On November 4, 2021, the U.S. Department of Labor's Occupational Safety and Health Administration (OSHA) issued an Emergency Temporary Standard (ETS) mandating private employers with 100 or more employees require their workers to be fully vaccinated against COVID-19 by January 4, 2022, or tested weekly. However, The Fifth Circuit has now issued a stay on the ETS. Read on to learn what this means for employers.
Private Employers with 100 or More Employees
The OSHA ETS mandates that private employers with 100 or more employees ensure their workers are fully vaccinated against COVID-19 by January 4, 2022 or require unvaccinated employees to provide a weekly negative test result.
Effective Dates: Employers must ensure most provisions are addressed by 30 days after the date of publication in the Federal Register (December 5, 2021) and with the testing requirement by 60 days (January 4, 2022) after the date of the publication in the Federal Register. This is a temporary standard lasting only six months (unless made a permanent standard).
Covered Businesses: Private employers with 100 or more employees, at any time the ETS is in effect. All employees must be counted regardless of job or vaccination status.
Requirements Do Not Apply To:
- Employees who do not report to a workplace where other individuals are present.
- Employees while working from home.
- Employees who work exclusively outdoors.
Vaccination Policy and Procedure:
- Develop, implement, and enforce a COVID-19 vaccination policy.
- Determine the vaccination status of each employee, obtain acceptable proof of vaccination from vaccinated employees, maintain records of each employee’s vaccination status, and maintain a roster of each employee’s vaccination status.
Paid Time Off:
- Provide employees reasonable time, including up to four hours of paid time, to receive each primary vaccination dose, and reasonable time and paid sick leave to recover from any side effects experienced following each primary vaccination dose. The paid time is at the regular rate of pay and employers cannot require employees to use accrued time, such as vacation or sick, to get vaccinated.
Testing and Positive Test Results:
- Ensure that each employee who is not fully vaccinated is tested for COVID-19 at least weekly (if in the workplace at least once a week) or within 7 days before returning to work (if away from the workplace for a week or longer).
- Require employees to promptly provide notice when they receive a positive COVID-19 test or are diagnosed with COVID-19, immediately remove from the workplace any employee, regardless of vaccination status, who received a positive COVID-19 test or is diagnosed with COVID-19 by a licensed healthcare provider; and keep the employee out of the workplace until return to work criteria are met.
- Ensure that each employee who is not fully vaccinated wears a face covering when indoors or when occupying a vehicle with another person for work purposes, except in certain limited circumstances.
Communication to Employees:
- Provide each employee with information, in a language and at a literacy level the employee understands, about the requirements of the ETS and workplace policies and procedures established to implement the ETS; vaccine efficacy, safety, and the benefits of being vaccinated; protections against retaliation and discrimination; and laws that provide for criminal penalties for knowingly supplying false statements or documentation.
Reporting and Recordkeeping:
- Report work-related COVID-19 fatalities to OSHA within 8 hours of learning about them, and work-related COVID-19 in-patient hospitalizations within 24 hours of the employer learning about the hospitalization.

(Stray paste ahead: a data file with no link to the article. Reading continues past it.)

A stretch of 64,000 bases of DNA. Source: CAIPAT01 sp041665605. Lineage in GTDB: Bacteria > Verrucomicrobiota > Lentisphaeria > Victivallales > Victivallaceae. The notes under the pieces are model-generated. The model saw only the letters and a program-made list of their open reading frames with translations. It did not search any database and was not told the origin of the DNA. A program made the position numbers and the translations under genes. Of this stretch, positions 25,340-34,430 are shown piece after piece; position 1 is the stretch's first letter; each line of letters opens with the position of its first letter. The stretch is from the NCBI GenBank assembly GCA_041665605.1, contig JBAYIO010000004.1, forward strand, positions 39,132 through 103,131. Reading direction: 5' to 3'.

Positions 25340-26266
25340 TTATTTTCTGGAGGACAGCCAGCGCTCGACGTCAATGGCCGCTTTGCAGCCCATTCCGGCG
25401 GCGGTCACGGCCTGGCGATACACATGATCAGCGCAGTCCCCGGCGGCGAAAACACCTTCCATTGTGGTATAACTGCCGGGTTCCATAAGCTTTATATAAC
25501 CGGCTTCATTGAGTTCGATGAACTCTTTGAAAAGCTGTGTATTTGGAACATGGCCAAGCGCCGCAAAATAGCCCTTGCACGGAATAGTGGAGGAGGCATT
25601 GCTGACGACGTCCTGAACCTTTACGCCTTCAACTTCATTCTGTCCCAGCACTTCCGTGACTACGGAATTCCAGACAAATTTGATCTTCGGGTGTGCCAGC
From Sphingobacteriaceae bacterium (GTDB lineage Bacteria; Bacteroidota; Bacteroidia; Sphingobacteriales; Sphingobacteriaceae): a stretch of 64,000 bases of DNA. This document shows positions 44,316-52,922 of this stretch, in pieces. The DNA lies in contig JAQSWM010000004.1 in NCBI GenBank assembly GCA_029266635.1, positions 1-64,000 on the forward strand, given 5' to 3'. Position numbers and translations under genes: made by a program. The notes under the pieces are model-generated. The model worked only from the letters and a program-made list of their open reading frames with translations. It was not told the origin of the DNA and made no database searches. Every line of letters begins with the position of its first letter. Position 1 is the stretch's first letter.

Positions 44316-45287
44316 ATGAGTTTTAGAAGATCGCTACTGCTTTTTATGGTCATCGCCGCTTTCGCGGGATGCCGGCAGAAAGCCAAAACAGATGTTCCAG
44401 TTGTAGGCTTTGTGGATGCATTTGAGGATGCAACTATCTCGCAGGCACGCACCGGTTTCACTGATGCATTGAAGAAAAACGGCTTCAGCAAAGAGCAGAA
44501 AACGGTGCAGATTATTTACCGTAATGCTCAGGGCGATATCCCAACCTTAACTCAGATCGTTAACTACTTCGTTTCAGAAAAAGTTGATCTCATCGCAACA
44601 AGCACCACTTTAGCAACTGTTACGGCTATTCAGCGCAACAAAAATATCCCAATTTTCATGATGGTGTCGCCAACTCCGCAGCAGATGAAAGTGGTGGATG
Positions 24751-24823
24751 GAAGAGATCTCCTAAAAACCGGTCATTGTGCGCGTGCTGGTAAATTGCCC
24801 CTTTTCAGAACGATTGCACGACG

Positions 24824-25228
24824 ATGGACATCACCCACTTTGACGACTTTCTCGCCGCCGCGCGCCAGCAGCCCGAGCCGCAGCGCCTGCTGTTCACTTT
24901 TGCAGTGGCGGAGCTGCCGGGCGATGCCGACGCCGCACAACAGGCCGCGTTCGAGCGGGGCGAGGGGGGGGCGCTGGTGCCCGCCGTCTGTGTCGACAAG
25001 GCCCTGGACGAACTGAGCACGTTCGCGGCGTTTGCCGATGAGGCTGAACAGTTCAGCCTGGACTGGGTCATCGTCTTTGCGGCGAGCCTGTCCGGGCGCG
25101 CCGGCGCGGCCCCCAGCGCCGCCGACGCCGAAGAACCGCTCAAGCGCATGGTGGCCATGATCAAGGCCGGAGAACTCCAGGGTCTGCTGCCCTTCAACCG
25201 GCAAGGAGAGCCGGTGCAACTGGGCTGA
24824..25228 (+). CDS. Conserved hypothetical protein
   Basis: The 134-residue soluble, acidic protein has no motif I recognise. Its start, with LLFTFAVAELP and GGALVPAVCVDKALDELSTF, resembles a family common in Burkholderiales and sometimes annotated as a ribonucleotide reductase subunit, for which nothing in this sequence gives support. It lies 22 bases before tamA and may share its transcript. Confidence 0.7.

- Make certain records available for examination and copying to an employee (and to anyone having written authorized consent of that employee) or an employee representative.
Other Vaccination Mandate Considerations
- A communication to your employees that explains that you have an obligation to comply with vaccination mandates will help with setting expectations.
- Your vaccination policy should detail the requirements that you have decided upon and the consequences for noncompliance.
- Employers are not required to provide or pay for tests with the OSHA ETS. However, employers may be required to pay for testing because of other laws or collective bargaining agreements.
- Both vaccine status and test results are confidential medical information that should be kept confidential and separate from an employee’s personnel file.
- Section 7 of the National Labor Relations Act (NLRA) protects workers at both unionized and non-unionized workplaces who engage in concerted activity for the purpose of mutual aid and protection.
Federal Appeals Court Blocks OSHA's Vaccination or Testing Mandate
On Friday, November 5, 2021, multiple parties filed suit in the Court of Appeals for the Fifth Circuit challenging OSHA's Emergency Temporary Standard (ETS).
Within 24-hours, the Fifth Circuit issued a brief order staying the ETS until it could be fully reviewed by the Court.
The outcome of the OSHA ETS is uncertain at this time.
What Should Employers Do?
Employers should not assume they will be relieved of their obligations. The best thing employers can do is to become familiar with the requirements of the OSHA ETS and be prepared to implement those requirements.
Employers should carefully consider applicable federal, state, and local laws regarding vaccination mandates when deciding how to address COVID-19 vaccination in their workplace and should consult with legal counsel as needed for specific guidance on managing their responsibilities and risk.
Visit www.osha.gov/coronavirus for additional information on COVID-19 laws, regulations, and enforcement. You can find information specific to the ETS here.
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